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Friday Roundup

Willingham update.  A couple months back, I mentioned the case of Cameron Todd Willingham, who was executed by Texas in 2004 for setting a fire in his house which killed his three children.  Turns out that since then, nine of the top fire investigators in the country have examined the evidence and concluded that the fire wasn't arson at all, and that the "expert" testimony which sent Willingham to his death was little more than folklore and old wives tales, "wholly without any realistic understanding of fires and how fire injuries are created." 

And then things got interesting.  Just before the Texas Forensic Science Commission was to proceed with its analysis of the case two weeks ago, Gov. Rick Perry -- who signed off on Willingham's execution and who is running for Senator -- replaced the chairman, a defense attorney, with a hard-line prosecutor, delaying the hearing.  Not that it would matter; Perry has already publicly called Willingham a "monster," saying that the evidence against him was "overwhelming."

Well, things just got even more interesting.  With a hat tip to Sentencing Law & Policy comes a pointer to this story, which tells us that Gov. Perry's general counsel, David Medina, and his wife were indicted for tampering with evidence after their house burned down in 2007, with local fire marshals ruling that it had been arson.  The charges were dismissed after the Medinas presented evidence from top experts showing that the fire marshals had gotten it wrong, and that house burned down as a result of an electrical fire.

Medina was counsel to Perry in 2004, when Perry's office received a fax outlining the problems with the evidence in the Willingham case just 88 minutes before he was executed.  It's not known whether Medina, or even Perry, ever saw the fax:  Perry has refused to release any documents relating to the execution.

Brutal decision on child porn search.  Douglas Frechette was a registered sex offender.  In January of 2007, he subscribed to a child pornography web site.  He didn't renew his subscription after it expired a month later.  Sixteen months after that, the Feds got a warrant to search his home computer.  The two sentences before that last one served as the factual basis for the warrant:  there was no allegation that Frechette had actually downloaded child porn onto his computer.  Last week in US v. Frechette, the 6th Circuit reversed the district court's grant of a motion to suppress.  The Circuit's decision was based, essentially, on the inference that if Frechette was going to pay to join the site, then he was going to download from it, and if he was going to download from it, he'd keep the pictures so they'd still be on is computer sixteen months later.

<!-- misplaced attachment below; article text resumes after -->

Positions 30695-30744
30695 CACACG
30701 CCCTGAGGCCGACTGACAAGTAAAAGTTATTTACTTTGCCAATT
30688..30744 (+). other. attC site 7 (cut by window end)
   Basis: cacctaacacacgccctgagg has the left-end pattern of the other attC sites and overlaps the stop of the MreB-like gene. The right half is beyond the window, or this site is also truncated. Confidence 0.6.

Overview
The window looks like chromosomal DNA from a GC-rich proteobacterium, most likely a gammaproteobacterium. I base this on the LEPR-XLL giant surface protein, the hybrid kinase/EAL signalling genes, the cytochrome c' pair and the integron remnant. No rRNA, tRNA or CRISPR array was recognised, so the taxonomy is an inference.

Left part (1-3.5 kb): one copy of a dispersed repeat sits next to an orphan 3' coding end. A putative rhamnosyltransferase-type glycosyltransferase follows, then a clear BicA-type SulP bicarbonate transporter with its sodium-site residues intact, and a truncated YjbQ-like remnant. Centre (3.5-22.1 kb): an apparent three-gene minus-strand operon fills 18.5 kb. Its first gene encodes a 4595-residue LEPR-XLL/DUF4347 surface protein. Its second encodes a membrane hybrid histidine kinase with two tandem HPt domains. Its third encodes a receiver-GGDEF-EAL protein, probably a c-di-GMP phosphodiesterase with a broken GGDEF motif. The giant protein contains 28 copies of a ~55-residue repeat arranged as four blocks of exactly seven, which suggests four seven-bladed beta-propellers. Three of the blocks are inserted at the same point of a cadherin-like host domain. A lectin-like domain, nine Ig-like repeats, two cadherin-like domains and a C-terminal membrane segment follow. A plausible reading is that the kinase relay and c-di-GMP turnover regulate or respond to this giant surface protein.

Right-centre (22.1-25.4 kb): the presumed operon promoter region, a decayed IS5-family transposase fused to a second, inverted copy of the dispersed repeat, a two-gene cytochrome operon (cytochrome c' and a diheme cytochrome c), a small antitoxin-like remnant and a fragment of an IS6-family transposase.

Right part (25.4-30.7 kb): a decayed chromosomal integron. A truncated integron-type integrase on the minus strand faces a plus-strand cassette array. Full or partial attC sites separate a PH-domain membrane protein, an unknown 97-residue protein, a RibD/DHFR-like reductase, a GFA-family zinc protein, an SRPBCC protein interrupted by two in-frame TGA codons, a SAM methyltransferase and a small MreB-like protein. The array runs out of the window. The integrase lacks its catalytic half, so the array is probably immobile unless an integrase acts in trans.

The dissent reasonably suggested that if the offense had been, say, pirating music, no one in his right mind would have sought a search warrant on those facts, let alone granted one.  And she's right.  If the police had come and dragged some soccer mom out of her house in handcuffs because a year and a half earlier she'd made a one-month subscription to a file-sharing service, there'd be rioting in the streets.  We've largely eviscerated the 4th Amendment in our "war on drugs," and child porn's apparently another crime where we're willing to cut corners.

Earlier this week, I mentioned State v. Johnson, in which the 8th District had upheld the grant of a motion to suppress where the police ordered the defendant out of a car for the sole apparent reason that there were other people in the vicinity who might have been selling drugs.  I ran into the lawyer who handled the appeal, and he told me the trial court had written an opinion in the case.  The opinion read, in total:  "This is still America.  Motion granted."

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